By Jensen, Randy on July 10, 2020.
A new production plant being set up in Winnipeg to turn peas and canola into protein powder is of interest to Alberta growers, but is considered more of a long-term prospect rather than of immediate benefit to most producers.
Canola exporters have been seeking new markets for Canadian crops after ongoing trade issues with China derailed the industry for most of the past year. In 2018 the Chinese market accounted for 40 per cent of all Canadian canola exports, but that trade has slowed to a trickle in the wake of tensions between Canada and China after Huawei executive Meng Wanzhou was taken into custody in December 2018 at Vancouver International Airport at the request of U.S. authorities.
In an effort to create new opportunities for pea and canola producers, the federal government announced earlier this week it would be giving a grant of $100 million to help Merit Functional Foods Corporation set up its 94,000-square-foot production plant in Winnipeg’s Centreport, and have it up and running by the end of the year.
The protein powder extract from peas and canola would be used in products like pre-packaged protein shakes, meat-alternative foods, non-dairy creamers and energy bars.
Merit Functional Foods announced a new partnership earlier this year with Nestle and Burcon NutraScience to commercialize these products.
Calling the idea “novel,” and a “good long-term idea,” Turin area farmer, vice-chair of Alberta Canola, and Canola Council of Canada board director Kevin Serfas welcomed any new investment which could open new markets for Canadian canola, but cautioned this new plant was not of immediate benefit to most in the Canadian canola industry.
“(Merit) has an agreement with Nestle to develop protein isolates that Nestle could use in its food business,” he said. “So, yes, it is positive, but not at a scale which will move the mark.”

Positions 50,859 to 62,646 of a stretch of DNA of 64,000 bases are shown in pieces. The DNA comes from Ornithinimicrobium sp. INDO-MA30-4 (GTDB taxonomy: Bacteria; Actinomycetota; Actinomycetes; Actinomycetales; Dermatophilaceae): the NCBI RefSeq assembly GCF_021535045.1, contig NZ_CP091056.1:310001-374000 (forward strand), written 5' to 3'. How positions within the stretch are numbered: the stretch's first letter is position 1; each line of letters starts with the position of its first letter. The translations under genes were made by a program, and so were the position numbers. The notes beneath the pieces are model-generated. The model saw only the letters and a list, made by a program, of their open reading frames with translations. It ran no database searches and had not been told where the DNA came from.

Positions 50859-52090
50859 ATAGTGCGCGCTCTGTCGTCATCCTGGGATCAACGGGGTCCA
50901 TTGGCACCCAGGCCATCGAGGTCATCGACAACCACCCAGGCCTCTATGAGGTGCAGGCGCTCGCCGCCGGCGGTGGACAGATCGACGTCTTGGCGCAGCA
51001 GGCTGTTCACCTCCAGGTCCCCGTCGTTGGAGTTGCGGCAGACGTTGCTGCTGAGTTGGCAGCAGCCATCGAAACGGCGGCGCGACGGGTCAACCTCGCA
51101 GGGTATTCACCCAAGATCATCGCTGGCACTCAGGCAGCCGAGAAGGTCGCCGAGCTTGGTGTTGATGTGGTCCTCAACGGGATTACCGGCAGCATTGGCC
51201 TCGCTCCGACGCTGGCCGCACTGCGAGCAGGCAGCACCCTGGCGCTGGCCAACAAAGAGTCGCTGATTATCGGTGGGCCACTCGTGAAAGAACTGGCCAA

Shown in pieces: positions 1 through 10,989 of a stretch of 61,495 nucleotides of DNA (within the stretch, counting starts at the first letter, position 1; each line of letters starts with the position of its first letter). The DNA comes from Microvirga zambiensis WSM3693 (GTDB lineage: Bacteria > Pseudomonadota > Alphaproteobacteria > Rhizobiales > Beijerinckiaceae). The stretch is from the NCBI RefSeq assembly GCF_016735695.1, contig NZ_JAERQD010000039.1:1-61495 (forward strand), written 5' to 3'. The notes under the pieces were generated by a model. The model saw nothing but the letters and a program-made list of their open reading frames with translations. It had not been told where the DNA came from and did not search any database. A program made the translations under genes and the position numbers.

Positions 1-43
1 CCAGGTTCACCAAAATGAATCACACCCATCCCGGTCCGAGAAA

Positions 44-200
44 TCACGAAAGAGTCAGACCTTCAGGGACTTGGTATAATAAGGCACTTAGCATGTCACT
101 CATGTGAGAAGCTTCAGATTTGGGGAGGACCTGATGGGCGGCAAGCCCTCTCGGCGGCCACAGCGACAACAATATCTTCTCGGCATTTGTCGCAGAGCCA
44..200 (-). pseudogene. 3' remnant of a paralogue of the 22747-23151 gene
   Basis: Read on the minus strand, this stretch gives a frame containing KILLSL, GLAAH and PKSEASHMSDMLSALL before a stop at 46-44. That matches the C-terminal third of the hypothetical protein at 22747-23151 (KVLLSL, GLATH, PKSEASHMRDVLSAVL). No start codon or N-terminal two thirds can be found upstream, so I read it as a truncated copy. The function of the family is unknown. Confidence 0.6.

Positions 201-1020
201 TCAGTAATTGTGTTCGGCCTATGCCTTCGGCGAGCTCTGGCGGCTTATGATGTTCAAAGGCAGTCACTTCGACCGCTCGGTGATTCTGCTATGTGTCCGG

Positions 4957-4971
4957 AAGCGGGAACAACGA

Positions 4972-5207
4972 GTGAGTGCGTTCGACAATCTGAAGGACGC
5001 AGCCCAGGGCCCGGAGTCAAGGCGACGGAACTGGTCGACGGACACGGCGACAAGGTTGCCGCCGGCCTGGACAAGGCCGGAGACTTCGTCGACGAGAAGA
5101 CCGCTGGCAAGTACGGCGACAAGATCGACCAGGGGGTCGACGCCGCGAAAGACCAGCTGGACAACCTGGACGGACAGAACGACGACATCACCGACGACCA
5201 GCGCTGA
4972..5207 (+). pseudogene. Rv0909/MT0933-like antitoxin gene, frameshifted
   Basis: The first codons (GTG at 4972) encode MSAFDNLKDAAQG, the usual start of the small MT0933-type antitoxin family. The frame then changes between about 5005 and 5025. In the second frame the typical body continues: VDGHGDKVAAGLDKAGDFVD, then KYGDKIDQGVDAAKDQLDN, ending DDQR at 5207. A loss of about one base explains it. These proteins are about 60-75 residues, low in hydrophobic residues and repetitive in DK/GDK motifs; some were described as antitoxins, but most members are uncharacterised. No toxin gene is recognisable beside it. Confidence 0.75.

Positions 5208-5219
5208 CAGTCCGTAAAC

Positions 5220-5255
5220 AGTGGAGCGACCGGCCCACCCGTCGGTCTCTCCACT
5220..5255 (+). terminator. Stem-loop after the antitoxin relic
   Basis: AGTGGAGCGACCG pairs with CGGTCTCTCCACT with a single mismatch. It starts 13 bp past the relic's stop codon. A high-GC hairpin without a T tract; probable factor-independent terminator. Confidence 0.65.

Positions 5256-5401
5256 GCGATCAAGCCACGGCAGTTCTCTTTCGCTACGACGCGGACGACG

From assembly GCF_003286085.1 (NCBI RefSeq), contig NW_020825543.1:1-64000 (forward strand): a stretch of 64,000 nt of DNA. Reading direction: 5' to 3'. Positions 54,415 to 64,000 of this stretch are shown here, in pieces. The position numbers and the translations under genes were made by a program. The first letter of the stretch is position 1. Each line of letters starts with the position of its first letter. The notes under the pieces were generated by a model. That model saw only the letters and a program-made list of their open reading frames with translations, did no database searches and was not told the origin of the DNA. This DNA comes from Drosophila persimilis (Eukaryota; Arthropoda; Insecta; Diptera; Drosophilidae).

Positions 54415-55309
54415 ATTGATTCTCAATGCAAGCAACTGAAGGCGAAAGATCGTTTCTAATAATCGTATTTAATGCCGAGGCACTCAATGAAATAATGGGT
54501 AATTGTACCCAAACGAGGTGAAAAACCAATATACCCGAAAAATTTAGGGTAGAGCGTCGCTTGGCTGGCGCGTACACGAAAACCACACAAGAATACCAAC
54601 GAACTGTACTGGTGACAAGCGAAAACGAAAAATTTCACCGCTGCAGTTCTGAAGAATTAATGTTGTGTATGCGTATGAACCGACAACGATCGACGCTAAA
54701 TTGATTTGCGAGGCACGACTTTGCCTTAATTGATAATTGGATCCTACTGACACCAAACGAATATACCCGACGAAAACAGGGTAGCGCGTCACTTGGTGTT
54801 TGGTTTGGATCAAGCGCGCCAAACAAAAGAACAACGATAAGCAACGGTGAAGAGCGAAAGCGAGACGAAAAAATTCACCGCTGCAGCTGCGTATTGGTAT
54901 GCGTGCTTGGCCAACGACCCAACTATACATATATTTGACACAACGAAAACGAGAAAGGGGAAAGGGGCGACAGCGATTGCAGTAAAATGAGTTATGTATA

As for the Canadian pea industry, it has had its own tariff issues with India since 2017. India is still one of Canada’s biggest customers for peas, but crippling, protectionist tariffs have made it far less profitable to grow peas than it once was.
Enchant area farmer and Alberta Pulse Growers southern region director Greg Stamp says any efforts to establish new domestic markets for Canadian peas are welcome.
“Domestic projects are really nice because it spreads out some of that risk with (international) trading partners that can be up and down,” he said.
Stamp acknowledged establishing the Merit Functional Foods plant in Winnipeg would not provide many market opportunities for Alberta growers, but he hoped it was an idea that could potentially catch on in southern Alberta and other regions of the country.
“The tonnage isn’t massive, but it does show proof that things like that can work,” he explained. “So it is kind of a springboard to the next size of project, too. Not that this plant would specifically use a huge amount, but it generates the interest and shows it can be done.”
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